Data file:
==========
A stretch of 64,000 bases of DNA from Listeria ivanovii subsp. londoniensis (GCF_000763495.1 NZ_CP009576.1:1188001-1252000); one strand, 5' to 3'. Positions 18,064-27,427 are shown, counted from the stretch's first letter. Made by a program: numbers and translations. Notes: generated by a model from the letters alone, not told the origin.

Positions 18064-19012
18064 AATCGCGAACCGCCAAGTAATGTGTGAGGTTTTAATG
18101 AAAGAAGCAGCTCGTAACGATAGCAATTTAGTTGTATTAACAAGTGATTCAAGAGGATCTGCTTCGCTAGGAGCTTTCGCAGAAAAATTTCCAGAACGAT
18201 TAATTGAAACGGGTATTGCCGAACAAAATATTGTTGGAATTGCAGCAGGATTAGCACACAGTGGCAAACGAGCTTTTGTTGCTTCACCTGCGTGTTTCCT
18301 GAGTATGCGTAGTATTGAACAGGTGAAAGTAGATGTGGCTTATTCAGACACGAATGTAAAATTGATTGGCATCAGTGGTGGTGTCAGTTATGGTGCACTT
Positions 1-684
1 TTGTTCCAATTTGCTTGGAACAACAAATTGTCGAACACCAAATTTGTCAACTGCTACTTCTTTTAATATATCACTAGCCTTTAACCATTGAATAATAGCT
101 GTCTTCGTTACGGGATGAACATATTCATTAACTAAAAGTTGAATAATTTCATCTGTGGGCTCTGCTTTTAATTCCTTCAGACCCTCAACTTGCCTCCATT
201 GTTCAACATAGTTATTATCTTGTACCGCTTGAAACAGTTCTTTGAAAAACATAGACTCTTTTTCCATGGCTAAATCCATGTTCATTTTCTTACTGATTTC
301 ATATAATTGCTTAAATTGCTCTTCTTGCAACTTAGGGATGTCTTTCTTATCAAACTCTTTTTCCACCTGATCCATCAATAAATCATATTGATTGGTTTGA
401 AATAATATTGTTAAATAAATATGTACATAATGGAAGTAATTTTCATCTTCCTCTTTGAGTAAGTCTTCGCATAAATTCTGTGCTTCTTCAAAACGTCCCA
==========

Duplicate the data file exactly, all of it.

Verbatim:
A stretch of 64,000 bases of DNA from Listeria ivanovii subsp. londoniensis (GCF_000763495.1 NZ_CP009576.1:1188001-1252000); one strand, 5' to 3'. Positions 18,064-27,427 are shown, counted from the stretch's first letter. Made by a program: numbers and translations. Notes: generated by a model from the letters alone, not told the origin.

Positions 18064-19012
18064 AATCGCGAACCGCCAAGTAATGTGTGAGGTTTTAATG
18101 AAAGAAGCAGCTCGTAACGATAGCAATTTAGTTGTATTAACAAGTGATTCAAGAGGATCTGCTTCGCTAGGAGCTTTCGCAGAAAAATTTCCAGAACGAT
18201 TAATTGAAACGGGTATTGCCGAACAAAATATTGTTGGAATTGCAGCAGGATTAGCACACAGTGGCAAACGAGCTTTTGTTGCTTCACCTGCGTGTTTCCT
18301 GAGTATGCGTAGTATTGAACAGGTGAAAGTAGATGTGGCTTATTCAGACACGAATGTAAAATTGATTGGCATCAGTGGTGGTGTCAGTTATGGTGCACTT
Positions 1-684
1 TTGTTCCAATTTGCTTGGAACAACAAATTGTCGAACACCAAATTTGTCAACTGCTACTTCTTTTAATATATCACTAGCCTTTAACCATTGAATAATAGCT
101 GTCTTCGTTACGGGATGAACATATTCATTAACTAAAAGTTGAATAATTTCATCTGTGGGCTCTGCTTTTAATTCCTTCAGACCCTCAACTTGCCTCCATT
201 GTTCAACATAGTTATTATCTTGTACCGCTTGAAACAGTTCTTTGAAAAACATAGACTCTTTTTCCATGGCTAAATCCATGTTCATTTTCTTACTGATTTC
301 ATATAATTGCTTAAATTGCTCTTCTTGCAACTTAGGGATGTCTTTCTTATCAAACTCTTTTTCCACCTGATCCATCAATAAATCATATTGATTGGTTTGA
401 AATAATATTGTTAAATAAATATGTACATAATGGAAGTAATTTTCATCTTCCTCTTTGAGTAAGTCTTCGCATAAATTCTGTGCTTCTTCAAAACGTCCCA